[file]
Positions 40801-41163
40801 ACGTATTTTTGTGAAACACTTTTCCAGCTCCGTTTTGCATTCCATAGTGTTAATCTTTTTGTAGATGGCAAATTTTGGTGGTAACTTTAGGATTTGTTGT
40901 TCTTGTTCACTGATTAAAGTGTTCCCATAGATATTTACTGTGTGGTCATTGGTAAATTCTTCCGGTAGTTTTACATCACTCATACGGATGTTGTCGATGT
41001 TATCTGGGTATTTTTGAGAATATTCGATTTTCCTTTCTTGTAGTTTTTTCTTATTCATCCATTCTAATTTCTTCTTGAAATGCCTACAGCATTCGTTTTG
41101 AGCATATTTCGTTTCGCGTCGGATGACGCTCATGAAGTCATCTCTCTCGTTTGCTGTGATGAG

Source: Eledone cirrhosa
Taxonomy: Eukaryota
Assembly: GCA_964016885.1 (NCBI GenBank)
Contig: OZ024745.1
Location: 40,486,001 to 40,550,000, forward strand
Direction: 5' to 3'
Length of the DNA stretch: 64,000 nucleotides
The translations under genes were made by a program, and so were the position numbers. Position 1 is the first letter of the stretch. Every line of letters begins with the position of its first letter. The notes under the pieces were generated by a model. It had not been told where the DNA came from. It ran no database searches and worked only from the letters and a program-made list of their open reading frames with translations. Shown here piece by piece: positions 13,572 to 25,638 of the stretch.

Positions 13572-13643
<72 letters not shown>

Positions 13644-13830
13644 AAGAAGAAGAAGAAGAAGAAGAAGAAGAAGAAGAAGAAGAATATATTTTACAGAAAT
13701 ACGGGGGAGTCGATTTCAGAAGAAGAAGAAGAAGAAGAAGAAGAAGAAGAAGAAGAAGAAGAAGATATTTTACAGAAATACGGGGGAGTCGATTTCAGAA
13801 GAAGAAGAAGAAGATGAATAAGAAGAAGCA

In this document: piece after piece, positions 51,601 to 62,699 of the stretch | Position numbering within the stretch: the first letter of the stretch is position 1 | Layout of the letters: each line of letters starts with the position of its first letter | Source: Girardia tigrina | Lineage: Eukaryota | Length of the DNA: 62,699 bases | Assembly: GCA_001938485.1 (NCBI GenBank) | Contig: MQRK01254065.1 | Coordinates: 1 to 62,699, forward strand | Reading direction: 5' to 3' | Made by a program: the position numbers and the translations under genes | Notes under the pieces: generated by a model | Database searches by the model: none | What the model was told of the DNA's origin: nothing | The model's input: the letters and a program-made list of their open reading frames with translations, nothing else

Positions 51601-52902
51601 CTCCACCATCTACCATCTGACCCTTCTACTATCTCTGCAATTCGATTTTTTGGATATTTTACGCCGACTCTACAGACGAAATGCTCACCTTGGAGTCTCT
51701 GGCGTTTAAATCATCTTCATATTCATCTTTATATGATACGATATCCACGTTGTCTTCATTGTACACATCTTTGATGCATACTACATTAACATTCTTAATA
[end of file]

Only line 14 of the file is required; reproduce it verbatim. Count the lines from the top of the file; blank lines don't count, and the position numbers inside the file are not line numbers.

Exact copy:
Positions 13572-13643